USFWS can continue barred owl removal, court rules

By Cassie Ferri

Competition with barred owls (pictured above) is the main driver of the spotted owl’s continued decline, researchers said. Credit: Fyn Kynd

A U.S. federal appeals court ruled that the U.S. Fish and Wildlife Service can continue lethally removing non-native barred owls from threatened spotted owl ranges.

Spotted owls (Strix occidentalis), a species found along the West Coast of North America, have been federally listed as threatened under the U.S. Endangered Species Act since 1990. Between 1985 and 2013, the species declined 77% in Washington, 68% in Oregon and 55% in California, according to a 2019 study. In addition to threats of climate change and loss of old-growth forest habitats, researchers found a main driver of the species’ continued population decline is competition with the larger, more aggressive barred owl (Strix varia)—a species that has encroached on the spotted owl’s range.The USFWS officials began an experiment in August 2020 to eliminate 3,600 barred owls from a 500,000 acre study area to determine whether spotted

owl populations would benefit. This experiment was controversial, and several groups filed lawsuits against the agency to challenge the plan’s legality.

In a unanimous March 4 decision, a three-judge panel from the U.S. Circuit Court of Appeals ruled the USFWS could continue this lethal management of barred owls. The basis for this decision rested upon the spotted owl’s ESA listing status. Under Section 4 of the ESA, the agency is obligated to pursue management activities deemed necessary to facilitate recovery of listed species. In this case, the panel decided that given the scientific evidence identifying barred owl occupancy as a main threat to spotted owl recovery, the USFWS was within its rights to pursue lethal management of barred owls for the spotted owls’ benefit.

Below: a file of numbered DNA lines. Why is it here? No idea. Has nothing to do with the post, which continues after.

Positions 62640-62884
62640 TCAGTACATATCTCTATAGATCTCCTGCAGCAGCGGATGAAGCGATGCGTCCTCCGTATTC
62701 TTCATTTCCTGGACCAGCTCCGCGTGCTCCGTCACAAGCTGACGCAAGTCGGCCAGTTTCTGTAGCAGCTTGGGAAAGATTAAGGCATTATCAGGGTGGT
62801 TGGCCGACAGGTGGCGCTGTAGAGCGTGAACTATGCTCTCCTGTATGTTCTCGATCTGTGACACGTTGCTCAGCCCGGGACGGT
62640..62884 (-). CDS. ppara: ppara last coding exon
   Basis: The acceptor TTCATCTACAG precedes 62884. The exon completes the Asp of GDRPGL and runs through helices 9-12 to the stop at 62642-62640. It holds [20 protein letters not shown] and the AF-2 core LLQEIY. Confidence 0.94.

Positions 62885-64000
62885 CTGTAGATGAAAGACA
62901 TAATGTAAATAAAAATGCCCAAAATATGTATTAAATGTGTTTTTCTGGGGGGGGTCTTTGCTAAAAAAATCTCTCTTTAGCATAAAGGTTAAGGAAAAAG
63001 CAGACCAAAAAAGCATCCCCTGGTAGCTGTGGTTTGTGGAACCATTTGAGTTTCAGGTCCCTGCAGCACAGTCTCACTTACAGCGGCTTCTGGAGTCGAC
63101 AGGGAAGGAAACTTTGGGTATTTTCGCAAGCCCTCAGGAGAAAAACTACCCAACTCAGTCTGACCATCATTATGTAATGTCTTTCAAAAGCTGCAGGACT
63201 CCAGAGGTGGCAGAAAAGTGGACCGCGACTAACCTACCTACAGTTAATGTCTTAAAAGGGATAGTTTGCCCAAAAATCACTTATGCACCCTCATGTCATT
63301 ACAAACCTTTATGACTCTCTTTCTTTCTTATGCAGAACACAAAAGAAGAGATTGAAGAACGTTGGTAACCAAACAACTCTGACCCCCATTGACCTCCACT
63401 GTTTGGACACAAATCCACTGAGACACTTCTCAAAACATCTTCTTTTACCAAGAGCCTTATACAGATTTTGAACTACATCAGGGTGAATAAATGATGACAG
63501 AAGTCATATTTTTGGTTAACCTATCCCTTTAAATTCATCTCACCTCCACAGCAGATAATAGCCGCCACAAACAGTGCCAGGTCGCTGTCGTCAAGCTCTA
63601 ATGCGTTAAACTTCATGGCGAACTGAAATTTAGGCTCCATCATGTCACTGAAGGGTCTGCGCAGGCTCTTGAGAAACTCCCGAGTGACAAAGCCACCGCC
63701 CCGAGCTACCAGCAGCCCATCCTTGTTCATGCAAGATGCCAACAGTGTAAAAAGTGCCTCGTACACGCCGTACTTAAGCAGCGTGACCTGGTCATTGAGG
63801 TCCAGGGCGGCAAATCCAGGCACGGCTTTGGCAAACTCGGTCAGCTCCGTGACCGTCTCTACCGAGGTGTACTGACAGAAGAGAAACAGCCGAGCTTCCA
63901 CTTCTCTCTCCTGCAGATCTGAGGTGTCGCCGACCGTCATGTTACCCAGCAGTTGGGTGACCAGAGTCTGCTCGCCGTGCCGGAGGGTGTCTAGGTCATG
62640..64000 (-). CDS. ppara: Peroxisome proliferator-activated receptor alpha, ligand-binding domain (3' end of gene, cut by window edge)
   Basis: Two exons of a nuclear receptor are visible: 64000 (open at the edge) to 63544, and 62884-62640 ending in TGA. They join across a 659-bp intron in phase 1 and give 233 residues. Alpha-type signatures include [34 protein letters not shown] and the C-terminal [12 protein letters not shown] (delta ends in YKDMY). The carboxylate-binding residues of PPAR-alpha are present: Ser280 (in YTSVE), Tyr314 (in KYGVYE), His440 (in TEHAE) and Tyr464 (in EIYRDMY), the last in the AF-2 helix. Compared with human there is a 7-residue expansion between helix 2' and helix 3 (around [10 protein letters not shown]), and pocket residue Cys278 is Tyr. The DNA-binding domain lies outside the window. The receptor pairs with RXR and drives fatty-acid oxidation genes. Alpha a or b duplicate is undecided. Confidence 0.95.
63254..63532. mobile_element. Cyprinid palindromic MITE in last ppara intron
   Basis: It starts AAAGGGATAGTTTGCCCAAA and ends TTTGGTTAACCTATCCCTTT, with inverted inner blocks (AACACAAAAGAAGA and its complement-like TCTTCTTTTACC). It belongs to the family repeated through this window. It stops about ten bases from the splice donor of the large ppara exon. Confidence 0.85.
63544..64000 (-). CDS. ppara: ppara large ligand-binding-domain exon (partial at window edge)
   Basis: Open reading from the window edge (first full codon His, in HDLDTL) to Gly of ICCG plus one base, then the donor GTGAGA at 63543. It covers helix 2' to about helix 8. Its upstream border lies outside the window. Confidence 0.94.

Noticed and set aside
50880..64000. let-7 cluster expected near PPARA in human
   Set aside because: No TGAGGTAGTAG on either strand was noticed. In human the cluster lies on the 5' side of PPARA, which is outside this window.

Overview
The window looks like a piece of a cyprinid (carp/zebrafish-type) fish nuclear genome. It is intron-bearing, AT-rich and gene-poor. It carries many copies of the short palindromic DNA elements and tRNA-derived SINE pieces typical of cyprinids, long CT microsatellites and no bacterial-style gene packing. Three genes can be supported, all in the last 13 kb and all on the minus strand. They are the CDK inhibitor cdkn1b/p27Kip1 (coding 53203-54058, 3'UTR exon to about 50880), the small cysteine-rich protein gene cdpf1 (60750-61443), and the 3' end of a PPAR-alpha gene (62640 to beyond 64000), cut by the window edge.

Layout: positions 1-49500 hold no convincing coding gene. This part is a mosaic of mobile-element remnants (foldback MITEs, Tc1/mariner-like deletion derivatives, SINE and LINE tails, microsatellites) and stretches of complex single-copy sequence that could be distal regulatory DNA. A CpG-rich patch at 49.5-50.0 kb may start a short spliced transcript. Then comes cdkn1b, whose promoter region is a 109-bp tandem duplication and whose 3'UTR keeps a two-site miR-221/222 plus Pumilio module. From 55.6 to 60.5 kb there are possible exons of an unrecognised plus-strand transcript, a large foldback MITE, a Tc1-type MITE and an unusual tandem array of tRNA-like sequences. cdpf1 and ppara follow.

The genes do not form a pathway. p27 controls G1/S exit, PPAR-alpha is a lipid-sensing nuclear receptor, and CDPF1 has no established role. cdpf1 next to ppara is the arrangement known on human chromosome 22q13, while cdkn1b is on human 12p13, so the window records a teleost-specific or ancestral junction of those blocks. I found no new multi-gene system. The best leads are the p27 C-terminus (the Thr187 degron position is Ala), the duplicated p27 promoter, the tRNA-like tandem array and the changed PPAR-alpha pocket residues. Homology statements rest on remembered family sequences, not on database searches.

“For the northern spotted owl, it has been the worst of times: It remains a threatened species, and its population continues to dwindle in the Pacific Northwest and Northern California,” said Judge Kenneth Lee, one of the judges on the panel. “But it has been the best of times for the barred owl. Its abundant population burgeoning, the barred owl has expanded westward and encroached on the spotted owl’s habitat.”

The USFWS will regularly update the public on the progress and outcomes of  barred owl removal on spotted owl populations as the experiment progresses.

The Wildlife Society supports the integration of the best-available science in wildlife management and policy-making. To learn more, check out TWS’ standing position on The Use of Science in Policy and Management Decisions.


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